Time and Place

In the wake of George H.W. Bush’s death there has been a lot of nice things said about him. That’s to be expected. It’s what people do when a person dies. What has been less expected, although not totally unexpected, is the reaction of many people on the political left. They have been posting a bunch of stuff about what a thoroughly despicable person Bush was. They have been accusing him of everything from decimating an entire generation of gay men to war crimes. I’m not here to defend the legacy of Mr. Bush. I want to point out that the lefties making the accusations seem petty and at least a little bit stupid.

There are only two realistic reasons for people to be posting these things. The first, and less likely, is that people think they can convince others of their views. They can’t. At least not like this. If anything this tactic will further entrench Bush’s supporters in their own views. And even if minds could be changed about Bush, there’s almost no point to it. He’s not in office or running for office, nor will he be. His legacy is in the hands of the historians now. We should all hope they treat him fairly and accurately, not with an agenda.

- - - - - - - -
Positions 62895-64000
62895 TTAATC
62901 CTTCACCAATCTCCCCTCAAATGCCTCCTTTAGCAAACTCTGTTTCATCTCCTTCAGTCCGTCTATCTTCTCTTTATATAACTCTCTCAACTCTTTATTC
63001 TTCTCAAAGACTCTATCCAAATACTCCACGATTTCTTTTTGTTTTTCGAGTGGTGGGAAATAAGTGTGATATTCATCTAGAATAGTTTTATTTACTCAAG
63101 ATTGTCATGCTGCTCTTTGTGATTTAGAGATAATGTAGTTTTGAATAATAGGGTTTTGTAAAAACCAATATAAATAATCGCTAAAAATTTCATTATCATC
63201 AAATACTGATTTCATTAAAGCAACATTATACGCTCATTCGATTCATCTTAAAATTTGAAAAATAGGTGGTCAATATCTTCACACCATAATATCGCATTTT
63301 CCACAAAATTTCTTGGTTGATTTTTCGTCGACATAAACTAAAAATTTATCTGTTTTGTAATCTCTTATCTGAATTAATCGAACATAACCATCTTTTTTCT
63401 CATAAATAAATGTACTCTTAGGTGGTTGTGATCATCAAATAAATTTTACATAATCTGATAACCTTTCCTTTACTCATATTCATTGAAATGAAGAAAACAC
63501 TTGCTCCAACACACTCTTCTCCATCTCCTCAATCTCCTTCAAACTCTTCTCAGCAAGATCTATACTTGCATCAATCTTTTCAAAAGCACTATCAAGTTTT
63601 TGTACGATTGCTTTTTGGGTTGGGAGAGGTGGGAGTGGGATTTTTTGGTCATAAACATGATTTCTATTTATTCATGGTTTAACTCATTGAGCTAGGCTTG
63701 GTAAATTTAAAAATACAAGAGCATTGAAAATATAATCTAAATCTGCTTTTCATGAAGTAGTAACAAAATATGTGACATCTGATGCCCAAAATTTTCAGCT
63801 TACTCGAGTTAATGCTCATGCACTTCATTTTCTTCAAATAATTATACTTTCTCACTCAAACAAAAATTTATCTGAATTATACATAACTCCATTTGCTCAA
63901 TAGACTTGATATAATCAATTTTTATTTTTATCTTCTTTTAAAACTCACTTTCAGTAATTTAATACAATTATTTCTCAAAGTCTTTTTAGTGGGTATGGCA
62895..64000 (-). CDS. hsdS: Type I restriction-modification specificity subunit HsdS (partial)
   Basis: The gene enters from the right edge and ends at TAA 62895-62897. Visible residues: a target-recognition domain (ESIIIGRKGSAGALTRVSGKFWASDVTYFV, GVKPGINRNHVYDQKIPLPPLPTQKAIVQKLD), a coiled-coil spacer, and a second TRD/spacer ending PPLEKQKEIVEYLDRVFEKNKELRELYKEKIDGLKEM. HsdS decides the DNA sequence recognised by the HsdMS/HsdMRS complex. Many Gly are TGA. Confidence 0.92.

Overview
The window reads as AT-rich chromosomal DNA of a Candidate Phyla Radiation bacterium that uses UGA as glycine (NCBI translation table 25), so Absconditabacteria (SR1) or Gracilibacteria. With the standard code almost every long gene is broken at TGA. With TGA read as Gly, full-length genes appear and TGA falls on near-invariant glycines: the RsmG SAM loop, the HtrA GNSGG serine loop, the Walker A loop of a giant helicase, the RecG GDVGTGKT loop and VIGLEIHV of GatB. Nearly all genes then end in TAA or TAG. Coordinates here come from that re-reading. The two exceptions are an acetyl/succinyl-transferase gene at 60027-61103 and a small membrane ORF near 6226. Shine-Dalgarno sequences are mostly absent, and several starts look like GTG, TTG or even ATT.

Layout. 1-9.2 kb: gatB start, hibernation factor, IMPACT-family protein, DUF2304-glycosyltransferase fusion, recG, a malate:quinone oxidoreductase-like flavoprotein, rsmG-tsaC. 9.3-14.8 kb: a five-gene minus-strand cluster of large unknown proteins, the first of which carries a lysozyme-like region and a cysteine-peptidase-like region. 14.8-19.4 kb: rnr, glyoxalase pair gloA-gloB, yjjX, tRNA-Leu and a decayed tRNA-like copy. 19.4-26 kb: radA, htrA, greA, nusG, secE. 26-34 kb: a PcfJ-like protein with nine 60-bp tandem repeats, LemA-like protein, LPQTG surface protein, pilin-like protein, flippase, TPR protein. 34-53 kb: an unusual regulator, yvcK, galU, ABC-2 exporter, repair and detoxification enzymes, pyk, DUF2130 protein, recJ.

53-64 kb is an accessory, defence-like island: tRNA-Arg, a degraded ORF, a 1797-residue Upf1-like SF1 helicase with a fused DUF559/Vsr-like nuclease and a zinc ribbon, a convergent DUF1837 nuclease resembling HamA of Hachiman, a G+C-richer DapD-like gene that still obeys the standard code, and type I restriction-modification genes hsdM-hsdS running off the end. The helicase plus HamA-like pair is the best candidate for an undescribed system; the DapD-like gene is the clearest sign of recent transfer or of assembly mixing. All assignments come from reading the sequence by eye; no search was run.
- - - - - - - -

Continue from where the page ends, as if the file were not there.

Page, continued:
The second reason, and the more likely reason, is virtue signaling. The people hurling accusations at Bush are just trying to show the world how superior they are to all the plebs saying nice things about Bush. There are two problems with virtue signaling. One, it is incredibly annoying. And two, it just strengthens whatever moral/political bubble these people already live in. It shuts down dialogue and helps prevent everyone from moving forward.

When a person dies, if you feel sad, it is both OK and normal to express that sadness and celebrate the person you miss. If you don’t feel sad, that’s also OK, but leave it at that. If you try to show others that they shouldn’t be sad or act like not feeling sad makes you better than others, you’re just making the world a little worse.

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